General Equilibrium Model of Zebra Mussel Invasion into the Western United StatesEPA Grant Number: F6C61448
Title: General Equilibrium Model of Zebra Mussel Invasion into the Western United States
Investigators: Warziniack, Travis
Institution: University of Wyoming
EPA Project Officer: Zambrana, Jose
Project Period: September 1, 2006 through September 1, 2009
Project Amount: $98,657
RFA: GRO Fellowships for Graduate Environmental Study (2006) RFA Text | Recipients Lists
Research Category: Academic Fellowships , Economics and Decision Sciences , Fellowship - Economics
The spread of invasive species requires innovative modeling techniques. General equilibrium models with biological feedback have yet to adequately model the migration of species between ecosystems and the probabilistic nature of such an invasion. This is an important omission since modeling invasive species implicitly assume such migrations.
This project begins by developing these general techniques and then uses them to analyze work being done by the 100th Meridian Initiative, a joint effort of federal, state, and local governments to prevent the spread of zebra mussels into the Western United States. This includes the Colorado, Columbia, and Sacramento-San Joaquin river systems.
The first stage of the project calculates the direct costs that a zebra mussel invasion would impose on economic sectors in the Western United States. A multi-sector computable general equilibrium model is then built in GAMS (General Algebraic Modeling System) to estimate the welfare effects on households. Sensitivity analyses are done with Monte Carlo simulations over several distribution scenarios for each of the direct cost impacts. Once the static effects are fully understood, a dynamic version of the model can be built that will allow policy makers to focus on the timing of prevention and control methods.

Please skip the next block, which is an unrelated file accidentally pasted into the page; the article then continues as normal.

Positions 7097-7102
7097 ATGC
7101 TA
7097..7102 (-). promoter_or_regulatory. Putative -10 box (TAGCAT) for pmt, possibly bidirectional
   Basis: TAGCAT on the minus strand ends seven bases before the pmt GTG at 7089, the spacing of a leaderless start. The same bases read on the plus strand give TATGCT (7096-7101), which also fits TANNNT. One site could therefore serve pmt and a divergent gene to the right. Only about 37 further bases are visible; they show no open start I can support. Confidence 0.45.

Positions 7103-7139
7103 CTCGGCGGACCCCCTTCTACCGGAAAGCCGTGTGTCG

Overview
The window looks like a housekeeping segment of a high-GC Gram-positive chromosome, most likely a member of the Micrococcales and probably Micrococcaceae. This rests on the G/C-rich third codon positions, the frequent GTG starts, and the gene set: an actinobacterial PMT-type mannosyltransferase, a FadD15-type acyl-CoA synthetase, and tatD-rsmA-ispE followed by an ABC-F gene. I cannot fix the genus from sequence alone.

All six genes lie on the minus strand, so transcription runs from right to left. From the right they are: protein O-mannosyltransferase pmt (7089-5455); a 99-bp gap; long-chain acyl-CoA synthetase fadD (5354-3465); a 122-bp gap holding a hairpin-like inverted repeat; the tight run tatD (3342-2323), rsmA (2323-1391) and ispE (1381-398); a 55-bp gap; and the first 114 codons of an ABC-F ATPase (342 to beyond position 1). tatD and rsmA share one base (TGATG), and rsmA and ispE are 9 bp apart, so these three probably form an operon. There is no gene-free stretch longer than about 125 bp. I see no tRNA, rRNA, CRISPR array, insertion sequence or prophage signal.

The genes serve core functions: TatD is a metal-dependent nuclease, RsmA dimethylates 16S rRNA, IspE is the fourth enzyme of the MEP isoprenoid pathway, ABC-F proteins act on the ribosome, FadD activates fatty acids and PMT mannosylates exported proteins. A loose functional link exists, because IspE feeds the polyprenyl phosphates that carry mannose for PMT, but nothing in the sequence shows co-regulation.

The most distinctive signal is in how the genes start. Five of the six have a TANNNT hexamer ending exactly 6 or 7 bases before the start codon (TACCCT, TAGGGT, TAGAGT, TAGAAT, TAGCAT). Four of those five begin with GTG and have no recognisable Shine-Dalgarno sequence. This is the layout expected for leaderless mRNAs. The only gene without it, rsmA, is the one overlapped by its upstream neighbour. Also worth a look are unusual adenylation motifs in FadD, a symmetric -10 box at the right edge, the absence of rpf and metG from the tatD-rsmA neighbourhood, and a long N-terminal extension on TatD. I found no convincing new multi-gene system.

Two main results are expected to come out of this work:
- New modeling techniques will need to be developed to capture the probabilistic nature of an invasion, the biological feedbacks in the system, and the use of dynamic policy tools. To date, little has been done in any of these areas.
- This project is part of a larger collaboration that will provide the first quantitative estimates of the value of the 100th Meridian Initiative. More importantly, by explicitly modeling alternative prevention and control strategies—both their cost and effectiveness—this project will provide specific guidance on the level of investments in different prevention programs that would be prudent to protect the economy and aquatic environment of the western US. In the absence of such specific analyses, investments in 100th Meridian efforts have been inadequate, leaving large portions of the western economy and environment largely unprotected from zebra mussel.